Like to make more sales in your business?
Selling more of the same stuff to the same people doesn’t always deliver a profit. Consider boosting your profit by analysing which of your products and services are the most profitable, or which ones can be made more profitable.
To do this you need to have good reporting systems in place, so that you can measure the gross profit on different products and services. Once you know this, you can then decide which ones are worthwhile expending resources on to maximize your overall gross and net profit.
Here are a few examples of ‘real’ clients we’ve worked with, where we have improved their ‘top line’… as well as the ‘bottom line’:
Electrical contractor – This client hadn’t increased their hourly charge out rate for the past six years! This was due to their concern they wouldn’t be competitive and win jobs. Their market was starting to pick up a bit, so they agreed they can justify a small increase of $5 per hour. They have 15 staff that are charged out and this small change will add an extra $116,000 onto their bottom line!
By looking at their job management reporting we also discovered some of their staff were not as productive as they could be on jobs. By focusing on improving productivity they are able to get jobs done quicker, which gives them more time to be charging out on other jobs.
Lack of productivity not only costs the hourly rate you pay the staff, it’s an hourly charge out rate you can’t charge another client for that time.
Veterinary Clinic – This client employed quite a few new vets. By analyzing the charge per customer per vet, they were able to identify that some of the newer vets were charging out less than the average amount. Training was provided to these vets to improve their confidence in being able to charge out the right amount for their expertise. The increased charges went straight to the ‘bottom line’.
A transport company was delivering a service to a general type of customer at a less than desirable margin. In order to improve their margin we looked for a more affluent type of customer, who would be prepared to pay more.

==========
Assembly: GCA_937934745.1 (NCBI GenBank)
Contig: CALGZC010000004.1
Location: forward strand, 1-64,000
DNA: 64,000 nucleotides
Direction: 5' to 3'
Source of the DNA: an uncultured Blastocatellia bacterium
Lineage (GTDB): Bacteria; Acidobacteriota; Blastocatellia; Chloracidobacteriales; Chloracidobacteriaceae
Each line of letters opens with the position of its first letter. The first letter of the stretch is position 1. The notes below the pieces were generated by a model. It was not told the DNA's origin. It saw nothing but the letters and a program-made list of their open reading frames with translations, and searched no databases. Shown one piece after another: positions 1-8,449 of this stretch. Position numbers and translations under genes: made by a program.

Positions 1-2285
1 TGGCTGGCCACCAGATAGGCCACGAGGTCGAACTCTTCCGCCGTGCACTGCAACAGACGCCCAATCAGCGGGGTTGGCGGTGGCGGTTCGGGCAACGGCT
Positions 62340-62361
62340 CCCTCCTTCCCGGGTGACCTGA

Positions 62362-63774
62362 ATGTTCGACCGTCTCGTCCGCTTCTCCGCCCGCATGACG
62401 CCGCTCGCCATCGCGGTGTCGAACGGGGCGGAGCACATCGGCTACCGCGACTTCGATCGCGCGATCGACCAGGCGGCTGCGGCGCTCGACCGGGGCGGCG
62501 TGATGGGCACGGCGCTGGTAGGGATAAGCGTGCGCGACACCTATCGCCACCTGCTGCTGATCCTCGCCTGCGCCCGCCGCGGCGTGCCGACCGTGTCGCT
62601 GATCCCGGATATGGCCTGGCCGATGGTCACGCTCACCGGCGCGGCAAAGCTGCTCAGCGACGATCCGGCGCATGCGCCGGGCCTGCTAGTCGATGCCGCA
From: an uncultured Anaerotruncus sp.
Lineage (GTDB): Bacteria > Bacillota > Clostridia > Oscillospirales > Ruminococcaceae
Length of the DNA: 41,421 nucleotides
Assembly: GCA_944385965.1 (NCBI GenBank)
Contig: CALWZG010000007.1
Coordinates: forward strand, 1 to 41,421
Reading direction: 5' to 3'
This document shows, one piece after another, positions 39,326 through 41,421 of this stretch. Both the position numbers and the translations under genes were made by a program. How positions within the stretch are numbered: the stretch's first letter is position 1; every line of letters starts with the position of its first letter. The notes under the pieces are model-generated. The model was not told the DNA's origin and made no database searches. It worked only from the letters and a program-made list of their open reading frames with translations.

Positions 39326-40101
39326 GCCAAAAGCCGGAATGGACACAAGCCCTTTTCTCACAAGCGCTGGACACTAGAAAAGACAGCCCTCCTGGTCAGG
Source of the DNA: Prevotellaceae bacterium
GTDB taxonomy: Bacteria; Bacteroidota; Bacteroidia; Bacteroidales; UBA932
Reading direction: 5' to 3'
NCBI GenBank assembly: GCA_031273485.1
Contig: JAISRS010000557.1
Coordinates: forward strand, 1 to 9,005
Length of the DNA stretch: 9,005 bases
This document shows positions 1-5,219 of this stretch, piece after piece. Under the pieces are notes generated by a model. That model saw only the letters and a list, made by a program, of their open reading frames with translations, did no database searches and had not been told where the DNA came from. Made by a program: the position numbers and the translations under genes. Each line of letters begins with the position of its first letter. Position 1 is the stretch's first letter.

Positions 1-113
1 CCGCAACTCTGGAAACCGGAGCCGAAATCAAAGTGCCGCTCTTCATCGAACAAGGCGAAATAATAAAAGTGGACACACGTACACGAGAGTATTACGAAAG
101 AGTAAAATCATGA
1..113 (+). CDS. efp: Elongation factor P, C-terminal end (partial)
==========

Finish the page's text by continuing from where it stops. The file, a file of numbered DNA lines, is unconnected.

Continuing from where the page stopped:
Points to consider are
This type of customer demands excellent quality service – could they deliver and what would it cost, and therefore how much did we have to charge to achieve a good margin? We carefully calculated all the costs associated to ensure our price delivered a good profit.
We considered where they were geographically and if there were any obstacles or extra costs to servicing them. These were taken into account in our costing.
We differentiated ourself from our competition by delivering more personalized sales and service. The more time we spent with them the more we found out about what they wanted and the better they could gauge our quality of service. When our quote is received it’s not just one of three from suppliers that they haven’t met.
In these examples an analysis was required to identify what was happening within the business. The analysis comes from good reporting systems. There’s an old saying ‘You can’t manage what you can’t measure’. Systems for measuring are easy to find, with many ‘cloud solutions’ available that cost much less than old fashioned desktop software. Some systems cost as little as $50 per month! In our experience they can deliver hundreds of times their cost back in increased productivity and profit.
The key to benefiting from systems is to ensure they are set up right from the start, to measure the right things. Sometimes professional help is required to get this right and well worth the investment for the future of the business.